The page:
It’s impossible to talk about Automattic without talking about remote work. The company is a role model and innovator in this area: It has been entirely remote since 2005, and at 1,700 employees, it has helped prove that a remote workplace culture can succeed at scale.
But “remote” has taken on a different meaning than it denoted two years ago. Since COVID-19 began, companies that never planned on working remotely have moved millions of employees online. Zoom’s video meeting minutes grew 30x as employers made a mad dash to replicate physical offices within virtual meeting rooms. Initial studies have shown that productivity declined as a result.
Perhaps that’s why Automattic rejects the word “remote” entirely. Instead, its leaders use words like “distributed” and “asynchronous.” There is no online analogue to an office; indeed, Automattic doesn’t even require that employees know what each other’s faces look like.
At its most basic level, Automattic’s model isn’t about remote work at all. Instead, it’s about how the company is structured, from its management, to its communication style, right down to its hiring process.
No more meetings
I got a peek into just how different Automattic is from ordinary companies while scheduling one of the interviews for this article. Usually, finding a good time with interviewees involves hunting through a packed schedule for the few morsels of time available. A busy executive might have two or three openings during a week with every other slot filled.
Instead, when Monica Ohara, chief marketing officer of WordPress.com, sent me her Calendly link, I saw a wide open schedule. Ohara, by all appearances, wasn’t doing much work. When I asked about it, she laughed.
“It’s the thing I think is really broken with normal office work,” she said. “Your meeting calendar was a badge of honor and having so many meetings meant you were so important. That’s not a paradigm here.”
Instead, most communication is written and asynchronous — meaning that it can be addressed anytime during the work day.
A CMS for a CMS company
Automattic’s replacement for meetings and most office collaboration is P2, a modification of WordPress that it announced in August 2020 at the height of the pandemic and offers as a paid service.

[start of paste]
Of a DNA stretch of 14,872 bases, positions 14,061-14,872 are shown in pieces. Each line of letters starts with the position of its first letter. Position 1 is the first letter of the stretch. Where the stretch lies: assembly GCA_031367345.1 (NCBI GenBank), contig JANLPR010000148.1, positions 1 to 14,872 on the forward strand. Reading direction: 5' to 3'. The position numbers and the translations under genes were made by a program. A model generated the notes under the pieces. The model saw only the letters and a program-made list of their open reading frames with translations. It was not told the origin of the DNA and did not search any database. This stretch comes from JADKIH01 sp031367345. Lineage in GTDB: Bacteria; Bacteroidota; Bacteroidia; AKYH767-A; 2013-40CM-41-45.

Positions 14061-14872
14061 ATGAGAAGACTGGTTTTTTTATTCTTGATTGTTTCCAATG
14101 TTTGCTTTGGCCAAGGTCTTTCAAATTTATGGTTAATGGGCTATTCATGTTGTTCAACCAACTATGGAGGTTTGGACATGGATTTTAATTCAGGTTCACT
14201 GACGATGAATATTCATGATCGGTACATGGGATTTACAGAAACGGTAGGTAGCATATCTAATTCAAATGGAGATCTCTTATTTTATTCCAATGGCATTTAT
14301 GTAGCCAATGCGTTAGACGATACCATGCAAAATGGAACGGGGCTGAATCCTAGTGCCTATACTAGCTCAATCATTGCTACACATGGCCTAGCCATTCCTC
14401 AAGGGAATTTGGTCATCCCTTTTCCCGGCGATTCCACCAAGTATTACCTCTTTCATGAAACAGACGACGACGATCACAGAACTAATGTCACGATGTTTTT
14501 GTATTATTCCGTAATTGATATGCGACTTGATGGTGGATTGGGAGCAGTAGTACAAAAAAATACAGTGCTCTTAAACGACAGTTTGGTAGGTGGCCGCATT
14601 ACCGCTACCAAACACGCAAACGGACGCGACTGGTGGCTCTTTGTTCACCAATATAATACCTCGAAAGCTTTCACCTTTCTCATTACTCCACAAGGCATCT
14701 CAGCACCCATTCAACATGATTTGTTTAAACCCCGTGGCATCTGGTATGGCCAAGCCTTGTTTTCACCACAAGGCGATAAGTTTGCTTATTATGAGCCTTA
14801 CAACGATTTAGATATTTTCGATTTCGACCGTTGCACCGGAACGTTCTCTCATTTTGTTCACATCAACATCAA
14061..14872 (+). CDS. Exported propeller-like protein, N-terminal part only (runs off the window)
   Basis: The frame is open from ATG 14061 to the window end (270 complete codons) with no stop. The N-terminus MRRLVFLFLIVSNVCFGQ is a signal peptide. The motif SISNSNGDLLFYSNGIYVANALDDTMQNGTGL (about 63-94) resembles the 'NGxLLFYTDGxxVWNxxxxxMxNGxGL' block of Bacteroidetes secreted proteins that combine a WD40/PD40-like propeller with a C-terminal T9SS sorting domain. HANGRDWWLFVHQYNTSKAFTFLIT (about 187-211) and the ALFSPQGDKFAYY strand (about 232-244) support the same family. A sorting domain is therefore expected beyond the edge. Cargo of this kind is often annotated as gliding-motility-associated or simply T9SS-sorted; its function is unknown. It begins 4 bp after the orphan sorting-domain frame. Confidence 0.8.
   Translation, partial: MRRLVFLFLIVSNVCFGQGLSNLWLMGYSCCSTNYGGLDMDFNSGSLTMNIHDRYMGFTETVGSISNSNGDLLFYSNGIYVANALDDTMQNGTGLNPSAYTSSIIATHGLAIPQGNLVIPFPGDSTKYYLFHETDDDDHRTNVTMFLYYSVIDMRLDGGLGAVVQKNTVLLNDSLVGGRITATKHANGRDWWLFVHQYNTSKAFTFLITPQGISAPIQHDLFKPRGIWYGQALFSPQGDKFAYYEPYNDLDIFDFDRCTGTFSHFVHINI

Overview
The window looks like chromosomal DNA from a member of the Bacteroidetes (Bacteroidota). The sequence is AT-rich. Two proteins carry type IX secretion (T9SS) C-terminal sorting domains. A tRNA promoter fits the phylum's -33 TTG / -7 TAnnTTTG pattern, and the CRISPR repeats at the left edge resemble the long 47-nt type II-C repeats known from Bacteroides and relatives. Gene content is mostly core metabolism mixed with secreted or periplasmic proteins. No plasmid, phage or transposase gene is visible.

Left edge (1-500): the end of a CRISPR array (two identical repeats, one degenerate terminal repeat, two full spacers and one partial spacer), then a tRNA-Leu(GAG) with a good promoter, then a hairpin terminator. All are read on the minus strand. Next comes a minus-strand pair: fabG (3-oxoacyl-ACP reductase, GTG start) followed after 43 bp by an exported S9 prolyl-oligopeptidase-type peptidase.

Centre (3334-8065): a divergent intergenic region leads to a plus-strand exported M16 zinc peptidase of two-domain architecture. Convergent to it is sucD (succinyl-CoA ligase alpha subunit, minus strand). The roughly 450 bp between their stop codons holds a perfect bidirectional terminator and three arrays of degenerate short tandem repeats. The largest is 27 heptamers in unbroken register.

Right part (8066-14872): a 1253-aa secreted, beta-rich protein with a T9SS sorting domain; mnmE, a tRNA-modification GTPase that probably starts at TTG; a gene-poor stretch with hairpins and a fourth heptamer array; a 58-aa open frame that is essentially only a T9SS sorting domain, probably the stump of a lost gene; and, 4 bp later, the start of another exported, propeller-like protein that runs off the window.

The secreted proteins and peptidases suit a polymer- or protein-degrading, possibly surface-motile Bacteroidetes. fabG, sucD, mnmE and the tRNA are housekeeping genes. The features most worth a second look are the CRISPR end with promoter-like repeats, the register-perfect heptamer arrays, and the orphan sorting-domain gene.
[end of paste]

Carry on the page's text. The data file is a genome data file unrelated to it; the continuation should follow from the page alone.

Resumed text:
A P2 post looks more or less like a blog post, with threaded discussions, the ability to follow replies and a Like button. Whenever employees want to discuss anything with distant colleagues — for instance, a coder in the United States who wants to share something with a designer in South Africa who’s asleep at the time — they can write about it on the company’s P2 instance. Anyone else who is potentially interested can find the same post with a search or through various discovery features built into the platform.
Documentation is the order of the day, up to and including information that would be hidden at other companies.
“You need to be extremely transparent. Matt [Mullenweg, Automattic’s founder and CEO] posts what he’s working on. I post what I’m working on,” said Mark Davies, Automattic’s CFO, who previously worked at smart home platform Vivint, which operated as a much more traditional company. “When I came here for the first time, I had a board meeting, and I said, ‘Let’s get to work.’ They said, ‘No way, you need to post the board deck and what the decisions were.’ I said, ‘You’ve got to be kidding me!.’”
P2 isn’t the only communication method at Automattic — the company also uses software like Slack and Jira. Nonetheless, all the company’s tools share a common thread of asynchronicity: You have colleagues across the world, so don’t expect an immediate reply.
“You’d think that things could move slower here, but they really don’t. I think in offices, there’s also this perception that you have to be in-person. People are saving things up for their one-on-one or meeting when they could have sent an email,” said Ohara. “Here, I’ll often wake up and find out there’s lots happening in Europe that I need to catch up on versus us having to wait a week or two to get a conference room.”
Documenting everything and allowing employees to consume only what they need saves time. “I spend a lot more time communicating and a lot less time listening and sitting in reviews,” said Davies.
This article was originally published on TechCrunch.com. Read More on their website.